Many people in Virginia are severely injured in motor vehicle collisions every year. Across the country, thousands of people lose their lives or suffer permanent disabilities due to crashes. This can pose a particular danger on holiday weekends when the roads are crowded as drivers hit the road to go on vacation or celebrate with family and friends. In some cases, crashes may be caused by mechanical problems, wildlife or out-of-control weather. However, the vast majority of damaging collisions are linked to negligent and dangerous driving.
The precise definition of negligence matters when seeking accountability for the damages caused by a motor vehicle accident. Under the law, drivers can be held responsible for a crash if they are proven to be negligent, which means they breached a duty of care owed to their fellow drivers. When it comes to car accidents, the existence of a duty is often relatively easy to prove. All licensed drivers have the responsibility to drive safely, follow the rules of the road and aim to protect others on the roadways as part of the privilege of driving. There are a number of ways that people could breach that duty, including by driving while drunk or distracted, violating traffic laws or even getting behind the wheel while overly tired.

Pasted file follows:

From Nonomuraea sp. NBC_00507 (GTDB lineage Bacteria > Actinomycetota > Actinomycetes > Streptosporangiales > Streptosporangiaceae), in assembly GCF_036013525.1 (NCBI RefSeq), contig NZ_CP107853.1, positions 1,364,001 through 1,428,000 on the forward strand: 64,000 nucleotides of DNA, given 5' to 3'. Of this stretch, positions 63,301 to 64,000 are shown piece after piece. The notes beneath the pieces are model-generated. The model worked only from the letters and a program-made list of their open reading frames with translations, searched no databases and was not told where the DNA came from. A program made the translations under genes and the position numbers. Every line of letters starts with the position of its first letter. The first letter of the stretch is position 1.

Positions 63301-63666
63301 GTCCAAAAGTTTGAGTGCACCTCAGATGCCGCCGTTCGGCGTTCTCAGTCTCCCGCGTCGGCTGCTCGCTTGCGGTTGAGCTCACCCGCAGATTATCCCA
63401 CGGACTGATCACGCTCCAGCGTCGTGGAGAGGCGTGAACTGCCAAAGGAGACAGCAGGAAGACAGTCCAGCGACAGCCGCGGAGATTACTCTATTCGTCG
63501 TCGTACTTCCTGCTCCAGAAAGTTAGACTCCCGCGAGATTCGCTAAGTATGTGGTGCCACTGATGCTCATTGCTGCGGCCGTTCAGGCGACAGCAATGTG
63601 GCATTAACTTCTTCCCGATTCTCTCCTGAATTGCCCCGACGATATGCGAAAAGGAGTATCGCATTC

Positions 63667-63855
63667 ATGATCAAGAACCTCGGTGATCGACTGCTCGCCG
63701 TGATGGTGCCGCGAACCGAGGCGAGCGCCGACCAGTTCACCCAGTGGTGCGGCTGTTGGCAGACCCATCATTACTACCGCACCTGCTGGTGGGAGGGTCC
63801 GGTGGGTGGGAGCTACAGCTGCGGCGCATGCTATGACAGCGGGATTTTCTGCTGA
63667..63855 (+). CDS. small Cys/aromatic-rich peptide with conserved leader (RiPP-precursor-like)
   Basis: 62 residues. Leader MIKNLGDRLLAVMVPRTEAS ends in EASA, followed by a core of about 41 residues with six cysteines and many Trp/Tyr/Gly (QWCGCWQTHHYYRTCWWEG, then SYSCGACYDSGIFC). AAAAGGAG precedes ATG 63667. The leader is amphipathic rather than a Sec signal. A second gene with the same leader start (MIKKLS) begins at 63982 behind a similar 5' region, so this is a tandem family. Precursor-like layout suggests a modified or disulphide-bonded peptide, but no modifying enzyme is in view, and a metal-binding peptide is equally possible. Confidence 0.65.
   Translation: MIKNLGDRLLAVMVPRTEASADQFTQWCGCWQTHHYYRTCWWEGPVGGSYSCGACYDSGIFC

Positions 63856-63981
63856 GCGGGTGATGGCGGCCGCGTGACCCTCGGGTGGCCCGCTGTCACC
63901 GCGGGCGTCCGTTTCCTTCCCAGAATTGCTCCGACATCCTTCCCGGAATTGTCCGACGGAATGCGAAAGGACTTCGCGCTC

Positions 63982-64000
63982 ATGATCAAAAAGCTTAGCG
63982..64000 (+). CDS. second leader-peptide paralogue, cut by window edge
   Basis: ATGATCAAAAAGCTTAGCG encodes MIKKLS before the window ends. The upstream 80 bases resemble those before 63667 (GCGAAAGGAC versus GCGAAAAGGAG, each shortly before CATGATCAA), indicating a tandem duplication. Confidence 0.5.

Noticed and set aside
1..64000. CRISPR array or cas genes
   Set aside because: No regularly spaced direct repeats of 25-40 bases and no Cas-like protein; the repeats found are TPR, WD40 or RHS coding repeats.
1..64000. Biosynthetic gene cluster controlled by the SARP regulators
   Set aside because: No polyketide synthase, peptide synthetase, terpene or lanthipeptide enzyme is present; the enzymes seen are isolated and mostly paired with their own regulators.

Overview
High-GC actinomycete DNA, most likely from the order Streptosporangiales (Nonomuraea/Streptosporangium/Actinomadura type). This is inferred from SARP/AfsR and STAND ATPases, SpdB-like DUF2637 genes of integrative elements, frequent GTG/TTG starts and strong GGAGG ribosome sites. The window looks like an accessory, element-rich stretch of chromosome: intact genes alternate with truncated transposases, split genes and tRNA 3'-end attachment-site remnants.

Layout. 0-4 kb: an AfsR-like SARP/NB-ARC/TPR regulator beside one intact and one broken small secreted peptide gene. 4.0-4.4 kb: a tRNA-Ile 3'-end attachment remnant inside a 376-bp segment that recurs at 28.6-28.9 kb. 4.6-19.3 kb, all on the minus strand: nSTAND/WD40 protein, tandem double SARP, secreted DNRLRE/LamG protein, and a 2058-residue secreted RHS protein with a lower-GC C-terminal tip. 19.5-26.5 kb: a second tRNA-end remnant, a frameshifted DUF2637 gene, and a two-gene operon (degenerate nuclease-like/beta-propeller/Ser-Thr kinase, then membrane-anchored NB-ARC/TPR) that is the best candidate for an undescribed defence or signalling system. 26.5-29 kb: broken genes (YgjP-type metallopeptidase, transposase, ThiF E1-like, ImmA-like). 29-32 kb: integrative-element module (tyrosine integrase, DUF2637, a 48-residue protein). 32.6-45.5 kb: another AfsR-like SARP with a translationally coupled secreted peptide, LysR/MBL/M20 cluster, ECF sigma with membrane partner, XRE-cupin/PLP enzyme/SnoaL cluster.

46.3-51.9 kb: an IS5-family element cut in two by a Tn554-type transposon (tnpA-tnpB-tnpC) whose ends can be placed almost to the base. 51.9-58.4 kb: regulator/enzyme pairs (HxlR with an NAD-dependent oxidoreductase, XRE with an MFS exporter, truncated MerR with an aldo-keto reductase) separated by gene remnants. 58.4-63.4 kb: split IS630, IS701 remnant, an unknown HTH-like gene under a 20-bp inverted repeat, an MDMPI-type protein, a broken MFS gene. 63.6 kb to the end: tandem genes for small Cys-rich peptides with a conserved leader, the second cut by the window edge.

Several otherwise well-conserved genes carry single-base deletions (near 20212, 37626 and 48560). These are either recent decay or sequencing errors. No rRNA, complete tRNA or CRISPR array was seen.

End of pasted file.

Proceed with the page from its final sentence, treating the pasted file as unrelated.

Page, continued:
In order to hold the driver liable, the accident victim must show that that driver's negligence was the cause of the car crash. Some forms of negligence are not very important in terms of liability if they were unrelated to the actual cause of the incident.
Car accidents can lead to catastrophic injuries, brain damage and lifelong disabilities. People who have been injured in a crash due to someone else's negligence might want to work with a personal injury lawyer to seek compensation for their damages, including lost wages and medical bills.